'Mad, Muddy, Mess of Eels': Modern Theatre and Patrick White's Sensuous Dramaturgy

McDonald, Janet ORCID: https://orcid.org/0000-0002-6006-4941 (2021) 'Mad, Muddy, Mess of Eels': Modern Theatre and Patrick White's Sensuous Dramaturgy. In: The Routledge Companion to Australian Literature. Taylor & Francis (Routledge), New York; London, pp. 75-82. ISBN 978-0-367-64356-0


The line, ‘mad, muddy, mess of eels,’ spoken by the Young Man in his opening soliloquy (White 15) of The Ham Funeral, possibly conjures Patrick White’s own inner monologue regarding the state of dramatic censorship and stasis in Australian theatre in 1961. Although the play itself was written in 1947, and all but abandoned by White, its debut on the Australian stage (Adelaide, 1961) was fraught (messy and muddy) with artistic and moral differences that are well documented by scholars and biographers. And yet, the collaboration between White and John Tasker, White’s anointed director for the original performance of the play, provides some insight into how the internationally renowned novelist translated and transformed language for the stage. According to Robert F. Brissendon (290), it is a feat only several novelists have successfully achieved (where is it not an adaptation of a novel for the stage or film). He did not translate his novels, but acknowledged a hankering for the stage, no doubt encouraged by his mother who took him to see as much live theatre as possible in his youth. This chapter will consider the little-discussed use of dramaturgy as an active literary criticism method that renders a narrative live, through embodiment, the playwright’s intentions. Julian Meyrick asserts that White’s early plays demonstrate a ‘sense of the future’ of Australian theatre (1) and this chapter thus uses White’s The Ham Funeral as a case study for how he specifically defied traditional Australian dramatic convention of the mid-twentieth century in order to enhance new ways of writing plays for Australian audiences. His focus on the somatic rendering of the language in The Ham Funeral specifically requires live bodies to realise crucial dramatic meaning occurring at the interface between language and liveness.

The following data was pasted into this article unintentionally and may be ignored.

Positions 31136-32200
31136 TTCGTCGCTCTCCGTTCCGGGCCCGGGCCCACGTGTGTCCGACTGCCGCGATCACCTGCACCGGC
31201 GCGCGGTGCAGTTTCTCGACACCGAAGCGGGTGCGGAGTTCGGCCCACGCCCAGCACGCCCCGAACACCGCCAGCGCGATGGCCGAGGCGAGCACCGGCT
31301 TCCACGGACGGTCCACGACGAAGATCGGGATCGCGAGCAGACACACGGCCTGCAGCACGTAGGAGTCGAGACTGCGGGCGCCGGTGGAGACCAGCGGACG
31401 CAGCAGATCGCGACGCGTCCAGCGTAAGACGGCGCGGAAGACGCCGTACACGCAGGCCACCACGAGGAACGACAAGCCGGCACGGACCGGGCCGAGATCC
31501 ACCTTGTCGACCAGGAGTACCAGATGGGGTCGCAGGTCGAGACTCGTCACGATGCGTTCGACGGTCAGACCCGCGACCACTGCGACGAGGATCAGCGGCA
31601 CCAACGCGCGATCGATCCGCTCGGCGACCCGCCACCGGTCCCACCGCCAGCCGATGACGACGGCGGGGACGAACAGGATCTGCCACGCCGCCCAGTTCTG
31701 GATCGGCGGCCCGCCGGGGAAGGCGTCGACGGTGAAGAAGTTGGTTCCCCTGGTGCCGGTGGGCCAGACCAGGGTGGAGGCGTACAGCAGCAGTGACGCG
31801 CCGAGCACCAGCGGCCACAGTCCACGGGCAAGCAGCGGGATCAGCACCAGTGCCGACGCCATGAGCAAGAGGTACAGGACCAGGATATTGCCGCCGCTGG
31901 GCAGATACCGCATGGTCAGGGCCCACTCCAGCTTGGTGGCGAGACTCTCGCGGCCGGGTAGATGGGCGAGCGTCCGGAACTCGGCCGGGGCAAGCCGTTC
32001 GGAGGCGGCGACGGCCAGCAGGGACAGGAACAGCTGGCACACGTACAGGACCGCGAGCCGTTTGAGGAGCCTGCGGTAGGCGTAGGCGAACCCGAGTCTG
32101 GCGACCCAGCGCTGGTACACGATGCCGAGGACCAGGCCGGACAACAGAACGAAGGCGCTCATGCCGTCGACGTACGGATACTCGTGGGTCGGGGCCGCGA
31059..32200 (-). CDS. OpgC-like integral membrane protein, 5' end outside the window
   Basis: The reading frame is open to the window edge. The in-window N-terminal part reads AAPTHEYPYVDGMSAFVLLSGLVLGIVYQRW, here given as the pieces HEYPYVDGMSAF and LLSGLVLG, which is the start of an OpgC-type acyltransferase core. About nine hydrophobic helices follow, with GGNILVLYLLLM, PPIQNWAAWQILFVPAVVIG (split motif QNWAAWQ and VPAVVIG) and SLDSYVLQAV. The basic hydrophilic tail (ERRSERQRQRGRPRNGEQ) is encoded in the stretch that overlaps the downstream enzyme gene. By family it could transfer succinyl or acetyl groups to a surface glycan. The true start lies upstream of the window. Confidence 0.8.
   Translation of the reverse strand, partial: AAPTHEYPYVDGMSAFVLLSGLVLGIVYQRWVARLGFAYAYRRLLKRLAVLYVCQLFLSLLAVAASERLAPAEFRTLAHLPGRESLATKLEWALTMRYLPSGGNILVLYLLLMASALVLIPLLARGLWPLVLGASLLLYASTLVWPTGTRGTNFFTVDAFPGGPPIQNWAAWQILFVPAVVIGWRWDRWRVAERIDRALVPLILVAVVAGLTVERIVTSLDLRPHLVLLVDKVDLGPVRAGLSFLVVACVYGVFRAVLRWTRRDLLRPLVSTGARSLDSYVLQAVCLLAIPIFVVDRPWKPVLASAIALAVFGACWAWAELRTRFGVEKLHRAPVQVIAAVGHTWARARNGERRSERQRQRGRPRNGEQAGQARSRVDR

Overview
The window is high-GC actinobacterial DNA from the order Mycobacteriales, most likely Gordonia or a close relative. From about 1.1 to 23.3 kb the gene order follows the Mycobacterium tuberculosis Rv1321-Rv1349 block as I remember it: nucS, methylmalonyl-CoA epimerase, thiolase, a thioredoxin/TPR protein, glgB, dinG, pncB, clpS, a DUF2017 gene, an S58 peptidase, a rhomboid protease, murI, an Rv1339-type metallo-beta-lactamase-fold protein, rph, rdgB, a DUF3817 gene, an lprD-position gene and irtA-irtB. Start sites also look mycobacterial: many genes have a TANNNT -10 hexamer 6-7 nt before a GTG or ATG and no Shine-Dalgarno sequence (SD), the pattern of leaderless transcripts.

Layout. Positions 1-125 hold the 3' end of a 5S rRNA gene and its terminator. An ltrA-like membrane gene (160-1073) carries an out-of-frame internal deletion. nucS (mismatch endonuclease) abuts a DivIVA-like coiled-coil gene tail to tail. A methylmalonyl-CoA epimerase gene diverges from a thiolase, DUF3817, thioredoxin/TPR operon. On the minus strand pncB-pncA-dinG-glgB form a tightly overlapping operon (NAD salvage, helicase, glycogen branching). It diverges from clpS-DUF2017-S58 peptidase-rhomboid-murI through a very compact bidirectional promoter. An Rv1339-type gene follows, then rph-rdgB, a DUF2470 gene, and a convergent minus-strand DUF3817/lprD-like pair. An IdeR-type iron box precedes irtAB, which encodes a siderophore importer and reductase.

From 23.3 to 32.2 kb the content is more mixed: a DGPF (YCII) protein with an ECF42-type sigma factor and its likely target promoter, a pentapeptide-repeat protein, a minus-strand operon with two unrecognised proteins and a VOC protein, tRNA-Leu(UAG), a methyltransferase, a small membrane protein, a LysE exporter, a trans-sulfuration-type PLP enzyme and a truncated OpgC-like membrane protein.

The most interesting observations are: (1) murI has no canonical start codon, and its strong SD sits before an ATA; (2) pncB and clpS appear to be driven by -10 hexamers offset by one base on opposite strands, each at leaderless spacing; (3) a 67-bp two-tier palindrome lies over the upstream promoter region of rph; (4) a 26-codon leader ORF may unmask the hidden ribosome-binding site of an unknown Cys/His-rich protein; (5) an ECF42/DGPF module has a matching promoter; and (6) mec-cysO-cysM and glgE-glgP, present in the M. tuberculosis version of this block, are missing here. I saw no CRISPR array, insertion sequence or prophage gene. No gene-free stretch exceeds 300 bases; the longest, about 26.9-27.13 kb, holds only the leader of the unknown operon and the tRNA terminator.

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Item Type: Book Chapter (Commonwealth Reporting Category B)
Refereed: Yes
Item Status: Live Archive
Faculty/School / Institute/Centre: Current - Faculty of Business, Education, Law and Arts - School of Creative Arts (1 Mar 2019 -)
Faculty/School / Institute/Centre: Current - Faculty of Business, Education, Law and Arts - School of Humanities and Communication (1 Mar 2019 -)
Date Deposited: 10 Jan 2021 23:27
Last Modified: 28 Jun 2022 23:33
Uncontrolled Keywords: Patrick White, dramaturgy, Ham Funeral, Australian Theatre, somatic
Fields of Research (2008): 19 Studies in Creative Arts and Writing > 1904 Performing Arts and Creative Writing > 190404 Drama, Theatre and Performance Studies
Fields of Research (2020): 36 CREATIVE ARTS AND WRITING > 3604 Performing arts > 360403 Drama, theatre and performance studies
Socio-Economic Objectives (2008): C Society > 95 Cultural Understanding > 9501 Arts and Leisure > 950105 The Performing Arts (incl. Theatre and Dance)
Socio-Economic Objectives (2020): 13 CULTURE AND SOCIETY > 1301 Arts > 130104 The performing arts
Identification Number or DOI: https://doi.org/10.4324/9781003124160-11
URI: http://eprints.usq.edu.au/id/eprint/40489

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